A review of the literature has shown that in human breast tumours, large signals from phosphomonoesters (PME) and phosphodiesters (PDE) are evident. In serial measurements in 19 patients with breast cancer, a decrease in PME was significantly associated with a stable or responding disease (p = 0.017), and an increase in PME was associated with disease progression. Extract studies have shown PME to comprise of phosphoethanolamine (PEth) and phosphocholine (PCho), with the PEth to PCho ratio ranging from 1.3 to 12. The PCho content of high grade tumours was found to be higher than low grade tumours. In some animal models, changes in PCho have been shown to correlate with indices of cellular proliferation, and spheroid studies have shown a decrease in PCho content in spheroids with smaller growth fractions. A serial study of 25 patients with advanced primary breast tumours undergoing hormone, chemotherapy or radiotherapy treatments, showed that in this heterogenous group there were significant changes in metabolites that were seen during the first 3 weeks (range 2-4 weeks) of treatment, that correlated with volume change over this period, employed here as a measure of response. Changes in PME (p = 0.003), total phosphate (TP) (p = 0.008) and total nucleoside tri-phosphate (TNTP) (p = 0.02) over 3 (+/-1) weeks were significantly associated with response, as were the levels of PME (p<0.001), PDE (p = 0.01), TP (p = 0.001) and TNTP (p = 0.007) at week 3 (+/-1). PME at week 3 (+/-1) was also significantly associated with the best volume response to treatment (p = 0.03). A reproducibility analysis of results from the observation of normal breast metabolism in four volunteers showed a mean coefficient of variation of 25%, after correcting for changes resulting from the menstrual cycle. Reproducibility studies in four patients with breast cancer showed a mean coefficient of variation of 33%, with the reproducibility being better in patients measured on different days (difference in TP was -6%) compared with those measured on the same day (difference in TP was -29%).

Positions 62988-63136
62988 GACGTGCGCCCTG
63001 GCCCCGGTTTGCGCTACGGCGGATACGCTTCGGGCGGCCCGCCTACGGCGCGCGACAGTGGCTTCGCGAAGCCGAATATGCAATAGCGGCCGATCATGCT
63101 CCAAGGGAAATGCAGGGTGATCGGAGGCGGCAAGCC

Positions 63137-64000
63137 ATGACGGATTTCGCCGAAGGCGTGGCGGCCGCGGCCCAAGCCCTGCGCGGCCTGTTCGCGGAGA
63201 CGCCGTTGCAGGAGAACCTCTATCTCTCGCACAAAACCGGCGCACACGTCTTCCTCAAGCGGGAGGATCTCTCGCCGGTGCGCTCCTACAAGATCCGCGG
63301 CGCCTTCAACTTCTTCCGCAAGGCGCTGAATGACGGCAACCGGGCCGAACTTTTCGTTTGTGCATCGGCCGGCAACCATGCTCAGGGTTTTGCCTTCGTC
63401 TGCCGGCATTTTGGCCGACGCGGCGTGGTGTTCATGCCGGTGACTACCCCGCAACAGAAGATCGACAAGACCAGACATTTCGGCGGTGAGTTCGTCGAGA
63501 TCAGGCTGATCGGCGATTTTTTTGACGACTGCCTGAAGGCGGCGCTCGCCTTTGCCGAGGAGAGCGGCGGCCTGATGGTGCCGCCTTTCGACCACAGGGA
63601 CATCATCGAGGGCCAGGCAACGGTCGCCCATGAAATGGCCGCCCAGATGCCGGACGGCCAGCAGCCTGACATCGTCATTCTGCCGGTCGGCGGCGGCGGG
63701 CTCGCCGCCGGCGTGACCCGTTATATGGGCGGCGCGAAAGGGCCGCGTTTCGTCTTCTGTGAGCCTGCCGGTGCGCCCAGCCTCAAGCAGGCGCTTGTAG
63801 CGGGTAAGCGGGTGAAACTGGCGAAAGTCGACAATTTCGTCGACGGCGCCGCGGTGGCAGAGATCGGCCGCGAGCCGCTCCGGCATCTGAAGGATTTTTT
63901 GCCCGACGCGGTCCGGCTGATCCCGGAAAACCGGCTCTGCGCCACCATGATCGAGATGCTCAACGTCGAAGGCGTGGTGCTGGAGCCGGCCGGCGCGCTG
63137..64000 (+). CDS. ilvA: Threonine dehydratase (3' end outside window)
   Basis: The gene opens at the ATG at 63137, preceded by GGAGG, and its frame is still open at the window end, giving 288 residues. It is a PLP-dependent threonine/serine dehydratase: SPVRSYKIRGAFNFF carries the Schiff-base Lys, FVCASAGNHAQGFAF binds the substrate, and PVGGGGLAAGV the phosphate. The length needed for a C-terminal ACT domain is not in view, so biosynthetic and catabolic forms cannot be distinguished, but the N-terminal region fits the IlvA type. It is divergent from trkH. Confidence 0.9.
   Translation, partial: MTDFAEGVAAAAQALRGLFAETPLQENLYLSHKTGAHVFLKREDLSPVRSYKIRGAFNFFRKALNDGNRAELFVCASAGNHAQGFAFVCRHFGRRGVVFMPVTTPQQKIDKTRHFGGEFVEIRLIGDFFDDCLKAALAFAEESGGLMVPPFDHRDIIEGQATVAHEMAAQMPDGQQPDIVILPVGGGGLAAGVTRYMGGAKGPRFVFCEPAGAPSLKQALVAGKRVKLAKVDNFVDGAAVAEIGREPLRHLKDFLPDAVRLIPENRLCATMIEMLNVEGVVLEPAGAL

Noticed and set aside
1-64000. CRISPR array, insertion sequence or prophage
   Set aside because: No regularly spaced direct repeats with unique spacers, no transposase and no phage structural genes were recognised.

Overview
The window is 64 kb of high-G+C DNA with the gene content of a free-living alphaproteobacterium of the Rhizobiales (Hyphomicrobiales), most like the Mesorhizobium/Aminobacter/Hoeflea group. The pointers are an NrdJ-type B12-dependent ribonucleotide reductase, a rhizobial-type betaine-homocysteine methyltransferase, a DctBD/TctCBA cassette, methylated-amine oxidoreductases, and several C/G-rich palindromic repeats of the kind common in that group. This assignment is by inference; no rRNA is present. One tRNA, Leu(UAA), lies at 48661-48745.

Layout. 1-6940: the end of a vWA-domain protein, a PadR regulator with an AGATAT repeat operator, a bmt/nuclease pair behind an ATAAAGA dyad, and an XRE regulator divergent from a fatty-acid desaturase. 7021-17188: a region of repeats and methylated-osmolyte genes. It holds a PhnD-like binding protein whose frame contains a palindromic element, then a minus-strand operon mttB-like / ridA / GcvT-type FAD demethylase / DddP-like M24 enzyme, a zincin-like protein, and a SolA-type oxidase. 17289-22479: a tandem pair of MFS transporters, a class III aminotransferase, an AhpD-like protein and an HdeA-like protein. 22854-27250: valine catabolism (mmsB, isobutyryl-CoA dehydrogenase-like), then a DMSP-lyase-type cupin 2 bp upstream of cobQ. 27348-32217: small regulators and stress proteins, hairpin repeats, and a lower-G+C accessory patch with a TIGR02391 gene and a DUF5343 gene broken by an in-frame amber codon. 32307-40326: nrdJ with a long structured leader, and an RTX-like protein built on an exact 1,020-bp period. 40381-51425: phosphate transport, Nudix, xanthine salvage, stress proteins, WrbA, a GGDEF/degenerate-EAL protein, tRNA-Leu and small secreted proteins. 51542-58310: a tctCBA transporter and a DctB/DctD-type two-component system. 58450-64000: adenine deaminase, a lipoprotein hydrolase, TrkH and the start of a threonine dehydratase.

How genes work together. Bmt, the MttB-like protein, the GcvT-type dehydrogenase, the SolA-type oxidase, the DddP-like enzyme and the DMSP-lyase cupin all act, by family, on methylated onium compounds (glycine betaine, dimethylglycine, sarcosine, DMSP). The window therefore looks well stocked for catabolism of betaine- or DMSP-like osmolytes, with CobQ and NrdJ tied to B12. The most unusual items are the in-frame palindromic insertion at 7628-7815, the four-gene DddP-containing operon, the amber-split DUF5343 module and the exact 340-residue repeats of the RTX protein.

|Number of pages||27|
|Journal||NMR in Biomedicine|
|Publication status||Published - 1998|